University of Pittsburgh
June 30, 2016

Pitt Researchers Discover Mechanism behind Halogenation Process in New Enzyme

The WelO5 enzyme called a “new toolbox” for protein discovery
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PITTSBURGH—Building upon its earlier discovery of a new halogenation enzyme, WelO5, a Pitt-led team of researchers has uncovered the molecular basis for the biohalogenation, creating a new “toolbox” for biochemists working with protein biocatalysis for important applications in pharmaceutical and agricultural industries.

The selective replacement of aliphatic carbon-hydrogen (CH) bonds—one of the most common molecular bonds in organic matter—with carbon-halogen bonds readily changes the physiochemical properties of the parental molecules, important for drug discoveries. WelO5 is the only known biocatalyst capable of this transformation on small molecules.

Lead researcher Xinyu Liu, an assistant professor of chemistry within Pitt’s Kenneth P. Dietrich School of Arts and Sciences, along with postdoctoral fellows Qin Zhu, Matthew Hillwig, and colleagues from Penn State, found that the key structural feature of WelO5 was a serine protein ligand that repositions an oxygen ligand to facilitate the halogen transfer.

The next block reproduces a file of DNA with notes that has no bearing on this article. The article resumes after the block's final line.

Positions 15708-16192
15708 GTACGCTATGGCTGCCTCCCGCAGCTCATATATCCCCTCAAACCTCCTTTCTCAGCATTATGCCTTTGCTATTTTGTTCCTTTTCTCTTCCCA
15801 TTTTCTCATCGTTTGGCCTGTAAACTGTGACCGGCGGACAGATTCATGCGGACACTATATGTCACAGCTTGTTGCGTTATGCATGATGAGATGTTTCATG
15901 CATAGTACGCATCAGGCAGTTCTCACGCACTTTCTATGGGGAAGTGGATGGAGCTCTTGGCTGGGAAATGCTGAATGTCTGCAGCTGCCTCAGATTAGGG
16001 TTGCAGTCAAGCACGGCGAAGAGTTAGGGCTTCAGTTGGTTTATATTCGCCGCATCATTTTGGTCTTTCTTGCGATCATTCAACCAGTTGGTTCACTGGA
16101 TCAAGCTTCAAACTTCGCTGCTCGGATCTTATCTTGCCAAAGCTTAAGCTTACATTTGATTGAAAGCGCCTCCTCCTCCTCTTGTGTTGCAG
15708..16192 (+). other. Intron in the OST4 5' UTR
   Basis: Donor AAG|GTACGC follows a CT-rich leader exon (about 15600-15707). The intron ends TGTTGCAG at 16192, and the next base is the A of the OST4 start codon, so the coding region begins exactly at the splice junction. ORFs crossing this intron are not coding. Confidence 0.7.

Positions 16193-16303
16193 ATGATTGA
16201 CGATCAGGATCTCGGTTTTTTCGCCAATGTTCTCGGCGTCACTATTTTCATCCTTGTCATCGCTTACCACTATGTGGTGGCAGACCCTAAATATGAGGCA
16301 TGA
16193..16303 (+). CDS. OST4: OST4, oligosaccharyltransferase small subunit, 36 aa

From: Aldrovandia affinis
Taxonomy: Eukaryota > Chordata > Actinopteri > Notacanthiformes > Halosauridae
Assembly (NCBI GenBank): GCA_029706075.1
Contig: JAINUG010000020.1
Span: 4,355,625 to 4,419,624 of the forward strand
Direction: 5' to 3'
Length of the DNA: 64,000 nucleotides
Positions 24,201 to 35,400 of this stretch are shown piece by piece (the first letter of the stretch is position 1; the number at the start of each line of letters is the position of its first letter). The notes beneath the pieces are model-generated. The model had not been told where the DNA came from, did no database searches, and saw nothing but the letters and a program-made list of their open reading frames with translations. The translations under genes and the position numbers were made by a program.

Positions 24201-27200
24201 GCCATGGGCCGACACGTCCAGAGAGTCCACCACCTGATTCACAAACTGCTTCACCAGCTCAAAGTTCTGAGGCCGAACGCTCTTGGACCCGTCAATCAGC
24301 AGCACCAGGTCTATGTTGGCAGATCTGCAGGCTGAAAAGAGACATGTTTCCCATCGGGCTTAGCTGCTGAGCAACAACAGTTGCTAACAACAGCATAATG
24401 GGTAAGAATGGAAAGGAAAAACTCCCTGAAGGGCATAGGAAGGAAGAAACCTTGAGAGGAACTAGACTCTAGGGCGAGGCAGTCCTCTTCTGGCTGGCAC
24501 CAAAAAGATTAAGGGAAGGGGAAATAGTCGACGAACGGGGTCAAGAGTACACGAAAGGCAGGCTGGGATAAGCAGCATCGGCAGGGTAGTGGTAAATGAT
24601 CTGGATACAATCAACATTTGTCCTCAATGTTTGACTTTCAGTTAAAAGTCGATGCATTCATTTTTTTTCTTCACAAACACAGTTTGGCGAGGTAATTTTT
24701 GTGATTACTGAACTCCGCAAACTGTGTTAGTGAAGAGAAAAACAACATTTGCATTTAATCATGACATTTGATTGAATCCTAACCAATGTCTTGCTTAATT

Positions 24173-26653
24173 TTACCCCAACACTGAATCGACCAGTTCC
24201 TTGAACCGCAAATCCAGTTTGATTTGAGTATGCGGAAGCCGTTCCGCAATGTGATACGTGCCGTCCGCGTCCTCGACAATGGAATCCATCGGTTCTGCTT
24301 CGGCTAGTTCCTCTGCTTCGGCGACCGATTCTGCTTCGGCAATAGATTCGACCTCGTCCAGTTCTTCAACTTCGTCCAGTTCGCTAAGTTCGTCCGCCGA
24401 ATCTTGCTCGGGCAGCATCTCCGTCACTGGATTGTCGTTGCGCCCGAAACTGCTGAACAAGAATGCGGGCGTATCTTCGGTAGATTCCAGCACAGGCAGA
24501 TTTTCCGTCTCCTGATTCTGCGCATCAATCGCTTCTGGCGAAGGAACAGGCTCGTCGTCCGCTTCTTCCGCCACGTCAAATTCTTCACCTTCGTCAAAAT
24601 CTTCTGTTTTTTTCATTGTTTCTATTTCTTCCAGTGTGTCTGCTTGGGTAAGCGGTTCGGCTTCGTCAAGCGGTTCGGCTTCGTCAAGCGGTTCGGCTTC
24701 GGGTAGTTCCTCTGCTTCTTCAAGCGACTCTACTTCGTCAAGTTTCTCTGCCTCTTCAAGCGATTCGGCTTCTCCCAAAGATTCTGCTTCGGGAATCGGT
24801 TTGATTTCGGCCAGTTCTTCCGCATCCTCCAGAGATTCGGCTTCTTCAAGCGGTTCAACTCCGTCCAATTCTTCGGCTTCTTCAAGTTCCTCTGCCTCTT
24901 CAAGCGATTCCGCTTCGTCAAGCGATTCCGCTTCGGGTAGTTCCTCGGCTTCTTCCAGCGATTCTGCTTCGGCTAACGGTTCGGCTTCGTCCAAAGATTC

Using x-ray crystallography conducted by Andrew Mitchell and Amie Boal at Penn State, Liu and coworkers biochemically validated the role of this unique serine residue in WelO5 in facilitating selective halogen transfer.

“This paper demonstrates the structural, biochemical basis of a unique family of metalloenzyme that can selectively modify chemically inert carbon-hydrogen bonds in drug-like small molecules,” said Liu. “By disclosing this principle, we can use this as a guide to rationally engineer other proteins in that family.”

The paper, “Structural basis for halogenation by iron- and 2-oxo-glutarate-dependent enzyme WelO5” was published online June 27 by Nature Chemical Biology. The project was supported by a National Institutes of Health grant, the Searle Scholars Program, and Pitt’s Department of Chemistry.